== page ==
Thesis 13: Inventing Synecdoches

This post is part of a series of meditations on each of Luther's "95 Theses." You can view all posts in the series here.
13. The dying are freed by death from all penalties; they are already dead to canonical rules, and have a right to be released from them.
Philip Seymour Hoffman died today. He was a fantastic actor, easily one of the best of his generation. I've seen many movies in which he played a leading role, and I enjoyed almost every one of them. But when the news of his death started making its way around Facebook today, all I could think of was, "Man, that guy was such a dick."

For quite a while during the time we lived in New York, I worked at Starbucks on 6th Ave. in Manhattan. Perched near NYU, Washington Square Park, and the birthplace of the gay rights movement, we got all kinds in that coffee shop. The kind that was always the most interesting, though, were the celebrities.

Every morning for about two or three weeks, Mr. Hoffman would come into my Starbucks pretty early, typically before 7am. There was rarely a line, and most customers and employees recognized him, even if they couldn't quite place where they'd seen him. He ordered some basic iced espresso drink if I recall correctly, and he was very particular about what size cup his drink was supposed to go in, regardless of the size cup we typically served it in. He never cracked a smile. He never said thanks. He was a horrible tipper. He rarely said hello.

Celebrities came in and out of our store all the time. Frequently, I actually got the chance to strike up a conversation, to literally thank an artist to his or her face for the work I enjoyed so much, that I paid money for. Their candor or kindness made me excited to actually support them as human beings. Not Hoffman.

I remember the morning he came in when we were out of the grande size cups he liked his tall drink served in.

"Don't you guys have any more in the back?!"

"No, sir. We don't. Completely out."

"Well I know there are several Starbucks near here. Can't you get more from there?!"

"Sorry. Already tried. All we have are the tall and venti cups."

[grumblemumblegrrrrr] [picks up phone and distracts himself with phone call to agent]

Me, upon serving his drink two minutes later: "Aaaaaand we only have small straws too, not the large ones that fit this size cup. Sorry!" [grinning and running into the back pretending to be getting something to avoid PSH's early morning pissyness]

Today, I have a choice about how to remember this man. My initial reaction made me realize what a cynical bastard I can be most of the time towards celebrities. Don't get me started on Reese Witherspoon, for example.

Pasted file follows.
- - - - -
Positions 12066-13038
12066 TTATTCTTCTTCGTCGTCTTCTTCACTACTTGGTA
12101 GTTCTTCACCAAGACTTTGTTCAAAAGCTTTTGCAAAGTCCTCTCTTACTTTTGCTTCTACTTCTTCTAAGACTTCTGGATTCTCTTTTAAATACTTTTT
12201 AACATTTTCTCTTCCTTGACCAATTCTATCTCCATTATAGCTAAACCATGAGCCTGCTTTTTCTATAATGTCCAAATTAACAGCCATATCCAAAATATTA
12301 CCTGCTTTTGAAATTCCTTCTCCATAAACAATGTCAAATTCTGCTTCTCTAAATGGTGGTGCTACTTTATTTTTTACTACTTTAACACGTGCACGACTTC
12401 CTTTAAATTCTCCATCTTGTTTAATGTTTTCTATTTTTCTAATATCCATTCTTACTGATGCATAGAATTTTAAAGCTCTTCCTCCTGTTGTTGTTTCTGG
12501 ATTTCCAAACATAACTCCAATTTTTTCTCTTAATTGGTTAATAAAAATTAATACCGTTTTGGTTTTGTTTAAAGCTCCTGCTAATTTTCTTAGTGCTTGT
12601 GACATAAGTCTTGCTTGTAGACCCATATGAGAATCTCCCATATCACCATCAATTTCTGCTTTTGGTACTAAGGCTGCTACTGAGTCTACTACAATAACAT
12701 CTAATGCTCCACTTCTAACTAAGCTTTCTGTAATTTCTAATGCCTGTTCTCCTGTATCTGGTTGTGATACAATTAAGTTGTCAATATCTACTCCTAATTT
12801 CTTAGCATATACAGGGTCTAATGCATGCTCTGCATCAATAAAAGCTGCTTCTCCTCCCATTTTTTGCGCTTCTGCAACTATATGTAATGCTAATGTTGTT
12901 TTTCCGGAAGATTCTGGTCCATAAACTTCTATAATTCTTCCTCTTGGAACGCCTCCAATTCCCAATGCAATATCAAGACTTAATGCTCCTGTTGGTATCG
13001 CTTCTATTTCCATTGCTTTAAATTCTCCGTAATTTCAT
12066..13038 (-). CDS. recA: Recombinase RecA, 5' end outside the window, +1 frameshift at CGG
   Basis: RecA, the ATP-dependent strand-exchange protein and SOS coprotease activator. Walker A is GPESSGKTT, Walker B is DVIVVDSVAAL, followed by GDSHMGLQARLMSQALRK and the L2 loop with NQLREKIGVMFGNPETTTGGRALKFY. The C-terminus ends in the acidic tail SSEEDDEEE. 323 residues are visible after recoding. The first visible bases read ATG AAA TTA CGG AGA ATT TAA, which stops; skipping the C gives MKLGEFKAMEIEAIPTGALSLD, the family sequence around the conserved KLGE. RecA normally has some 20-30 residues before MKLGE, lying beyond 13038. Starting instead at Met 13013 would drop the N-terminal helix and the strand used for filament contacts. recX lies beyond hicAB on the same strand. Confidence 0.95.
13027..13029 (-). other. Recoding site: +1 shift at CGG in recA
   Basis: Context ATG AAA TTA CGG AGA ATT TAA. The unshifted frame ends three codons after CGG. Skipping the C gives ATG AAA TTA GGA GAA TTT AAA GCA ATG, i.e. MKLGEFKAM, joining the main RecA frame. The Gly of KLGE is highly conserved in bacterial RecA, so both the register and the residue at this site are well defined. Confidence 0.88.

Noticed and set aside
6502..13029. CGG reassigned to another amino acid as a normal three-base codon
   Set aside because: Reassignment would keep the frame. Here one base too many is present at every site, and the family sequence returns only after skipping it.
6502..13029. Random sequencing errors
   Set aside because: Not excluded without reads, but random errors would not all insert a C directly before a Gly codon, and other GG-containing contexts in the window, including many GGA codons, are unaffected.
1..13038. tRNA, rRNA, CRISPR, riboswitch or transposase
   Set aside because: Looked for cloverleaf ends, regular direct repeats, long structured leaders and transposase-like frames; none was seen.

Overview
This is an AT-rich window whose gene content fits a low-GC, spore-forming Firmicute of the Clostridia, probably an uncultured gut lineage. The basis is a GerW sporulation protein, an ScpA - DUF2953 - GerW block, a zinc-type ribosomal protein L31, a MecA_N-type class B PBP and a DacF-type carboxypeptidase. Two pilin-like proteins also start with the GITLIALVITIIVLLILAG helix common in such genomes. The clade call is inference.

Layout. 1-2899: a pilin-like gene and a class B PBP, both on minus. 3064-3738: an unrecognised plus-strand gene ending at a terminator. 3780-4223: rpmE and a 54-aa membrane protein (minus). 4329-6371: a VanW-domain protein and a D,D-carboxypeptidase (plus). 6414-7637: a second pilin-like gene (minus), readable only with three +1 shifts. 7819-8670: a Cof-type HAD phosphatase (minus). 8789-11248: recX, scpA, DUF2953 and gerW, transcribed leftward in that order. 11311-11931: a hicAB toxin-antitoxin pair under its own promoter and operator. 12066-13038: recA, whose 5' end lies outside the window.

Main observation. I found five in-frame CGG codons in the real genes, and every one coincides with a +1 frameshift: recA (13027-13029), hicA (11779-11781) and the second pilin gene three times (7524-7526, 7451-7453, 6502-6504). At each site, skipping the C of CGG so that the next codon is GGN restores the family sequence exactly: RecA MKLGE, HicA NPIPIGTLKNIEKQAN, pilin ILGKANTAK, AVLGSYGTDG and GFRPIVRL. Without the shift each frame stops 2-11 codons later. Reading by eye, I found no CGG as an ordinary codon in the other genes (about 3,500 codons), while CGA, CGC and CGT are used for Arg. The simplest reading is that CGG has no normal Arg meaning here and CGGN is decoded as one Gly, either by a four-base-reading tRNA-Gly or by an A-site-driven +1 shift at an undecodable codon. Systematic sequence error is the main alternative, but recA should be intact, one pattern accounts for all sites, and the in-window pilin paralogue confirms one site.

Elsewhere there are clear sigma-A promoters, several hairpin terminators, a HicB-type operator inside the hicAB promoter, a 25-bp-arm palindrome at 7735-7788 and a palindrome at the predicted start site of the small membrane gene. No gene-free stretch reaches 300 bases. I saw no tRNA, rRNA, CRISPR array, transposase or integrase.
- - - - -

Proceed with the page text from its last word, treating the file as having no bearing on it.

I was haunted by his performances in Synecdoche, New York, for example, which completely changed my ideas about how linear narrative works to tell a story. His early role in Boogie Nights was nothing short of earnest and heartbreaking. And none of us can say we'll see Truman Capote the same after his portrayal of that famous author.

He brought me so much life throughout so many years through the art of acting. Yet, I keep choosing to tell his story as a mostly negative one. I let the mistakes he made outweigh the beauty he helped create.

Do we do the same thing with the Church when we're trying to innovate? Do we allow the mistakes (granted, sometimes horrible, brutal ones) made throughout the centuries outweigh the overarching beauty of trying to be God's people in the world? If the Church is already dead or on hospice, can we start to tell the life of that institution as one who launched our new innovations into the future where we create new life again? Or will we talk shit as the Church lies in its casket, robbing it of a peaceful, proper funeral?

Life springs eternal just as death does. May we take that seriously as we create beauty out of our relationships. May we take that seriously as we forge futures as yet without shape.


  1. Yeah I wonder how often we act like dicks to people in anonymous service-industry interactions because we've got a deep anxiety screaming out from inside of us.

  2. Precisely. Made me think of having done that on so many occasions both as the customer and the employee. So many cultural expectations in those transactional situations that force us to forget we're just silly things floating around on the earth.


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